Asia continues to lag other regions for integrating ESG principles with investing; better data and stronger regulatory requirements will help institutional investors, market observers say.
The rules-based index, which will be managed by Standard and PoorÆs, comprises of up to 32 stocks involved in a number of environmentally conscious industries ranging from renewable energy, water and waste management to businesses in ethanol, geothermal and alternative fuels.
The index will be rebalanced semi-annually and will ensure that money will be redistributed by taking profits from the companies that have performed. Additionally, the index will also be re-weighted on an annual basis to reflect changes in the market capitalisation of each sub-sector and to also reflect actual relative growth in each sector.
Within this basket, there are eight official sub-sectors, each comprised of up to four companies in order to offer diversified exposure to investors. Although some oil, gas and coal firms would be applicable to the overall philosophy of the index, ABN Amro decided not include companies form these sectors.
In a testament to how far behind corporate Asia is regarding environmental issues, the index components all come from Europe and North America.
ôAlthough there are plenty of oil, gas and coal companies involved in renewable energy and green projects, we wanted the index to track sectors that have a more visible impact on climate control and the environment,ö says Matthew Wong, ABN AmroÆs head of private investor products in Asia and head of global markets in Hong Kong.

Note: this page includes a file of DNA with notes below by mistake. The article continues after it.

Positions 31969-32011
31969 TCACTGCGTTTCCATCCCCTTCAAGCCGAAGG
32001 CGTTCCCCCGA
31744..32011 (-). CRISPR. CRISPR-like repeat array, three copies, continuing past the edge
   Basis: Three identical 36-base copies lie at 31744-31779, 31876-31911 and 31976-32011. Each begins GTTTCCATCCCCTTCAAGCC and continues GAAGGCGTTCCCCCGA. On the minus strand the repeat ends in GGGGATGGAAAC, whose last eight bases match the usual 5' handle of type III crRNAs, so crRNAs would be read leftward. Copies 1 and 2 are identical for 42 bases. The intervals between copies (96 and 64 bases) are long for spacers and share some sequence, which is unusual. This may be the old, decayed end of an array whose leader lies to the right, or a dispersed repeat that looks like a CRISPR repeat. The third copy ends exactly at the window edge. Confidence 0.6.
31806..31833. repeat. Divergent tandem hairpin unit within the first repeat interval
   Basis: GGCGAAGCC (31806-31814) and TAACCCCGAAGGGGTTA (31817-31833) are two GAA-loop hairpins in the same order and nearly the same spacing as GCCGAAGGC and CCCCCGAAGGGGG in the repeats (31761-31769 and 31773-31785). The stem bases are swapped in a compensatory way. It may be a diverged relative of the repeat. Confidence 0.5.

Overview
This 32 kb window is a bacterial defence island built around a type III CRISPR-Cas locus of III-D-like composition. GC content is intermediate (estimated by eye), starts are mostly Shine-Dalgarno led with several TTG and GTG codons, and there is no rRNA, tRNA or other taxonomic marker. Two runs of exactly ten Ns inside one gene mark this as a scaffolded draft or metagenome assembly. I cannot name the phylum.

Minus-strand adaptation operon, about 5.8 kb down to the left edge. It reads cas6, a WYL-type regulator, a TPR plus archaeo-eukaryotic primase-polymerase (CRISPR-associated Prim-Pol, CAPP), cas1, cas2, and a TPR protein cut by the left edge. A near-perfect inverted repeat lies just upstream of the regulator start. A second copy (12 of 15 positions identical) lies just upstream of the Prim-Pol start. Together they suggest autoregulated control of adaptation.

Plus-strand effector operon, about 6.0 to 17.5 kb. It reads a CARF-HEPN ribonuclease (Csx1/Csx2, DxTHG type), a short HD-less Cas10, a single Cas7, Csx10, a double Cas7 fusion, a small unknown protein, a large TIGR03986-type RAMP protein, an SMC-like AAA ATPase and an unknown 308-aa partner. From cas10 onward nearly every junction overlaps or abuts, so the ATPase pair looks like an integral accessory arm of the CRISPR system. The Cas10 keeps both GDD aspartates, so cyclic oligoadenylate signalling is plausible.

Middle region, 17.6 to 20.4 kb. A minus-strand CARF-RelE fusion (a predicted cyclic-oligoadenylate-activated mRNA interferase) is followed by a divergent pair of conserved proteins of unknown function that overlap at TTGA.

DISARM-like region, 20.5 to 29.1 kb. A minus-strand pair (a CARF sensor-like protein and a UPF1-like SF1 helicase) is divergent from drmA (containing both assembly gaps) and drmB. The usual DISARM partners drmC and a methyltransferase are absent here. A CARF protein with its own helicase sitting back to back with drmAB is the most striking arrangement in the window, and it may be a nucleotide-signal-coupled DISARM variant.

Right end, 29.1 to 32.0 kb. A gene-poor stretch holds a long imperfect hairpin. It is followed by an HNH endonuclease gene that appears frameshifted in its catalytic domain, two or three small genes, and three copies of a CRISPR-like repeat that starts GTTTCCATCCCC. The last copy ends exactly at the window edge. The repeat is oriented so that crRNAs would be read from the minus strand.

According to ABN Amro, its new index was launched not only as a socially responsible project but to also properly reflect the emerging business opportunities within the renewable-energy space, which saw its total global revenue increase by 26% in 2006 to $38 billion.
ôThis sector is undoubtedly a high-growth story and emerging business opportunity for investors,ö says Wong. ôReturns will be high in the medium and long term. We donÆt expect to see anything resembling the internet bubble happening to the renewable energy sector any time due to its long growth story.ö
Since 2005, a simulated backtest points out that stocks in the index have significantly outperformed both the S&P 500 in US dollar and euro terms. Raw-energy data also projects renewable energy will provide 35% of the planetÆs energy needs by 2030 and produce 70% of all electricity generation by 2050.
The bank plans to make the index available on several regional exchanges, with the Singapore Stock Exchange (SGX) expected to happen first and the Hong Kong Stock Exchange (HKEX) following soon after. It will also use the index to target investors in Japan.
ôThe SRI market is a huge market globally, but Asia is lagging behind,ö says Wong. ôInvestors are savvy about investment opportunity and increasingly care more about the environment, but it will require a long education process for regional investors to fully understand the benefits and upside potential of SRI investing.ö
Outside of the newly launched climate change and environment index, ABN Amro maintains a number of eco-themed structured products, which presently has over E1 billion in retail assets under management. Under this umbrella, the firm sponsors other indices such a renewable energy index, a solar energy index, a natural gas index and a water index.
The firm estimates its water index has attracted over $1 billion in interest and has proven a major success with investors in China.
ôThe concept of the water index has washed well in China and investors really seem to like the concept of investing into water processing and waste management,ö says Wong.
Outside of China, the firmÆs asset management arm has also jumped on the green bandwagon, launching a dedicated SRI fund in India. ABN Amro Asset ManagementÆs India Sustainable Development Fund, which was launched earlier in the month, invests in Indian firms that meet global standards for environmental, social and corporate governance (ESG) issues.
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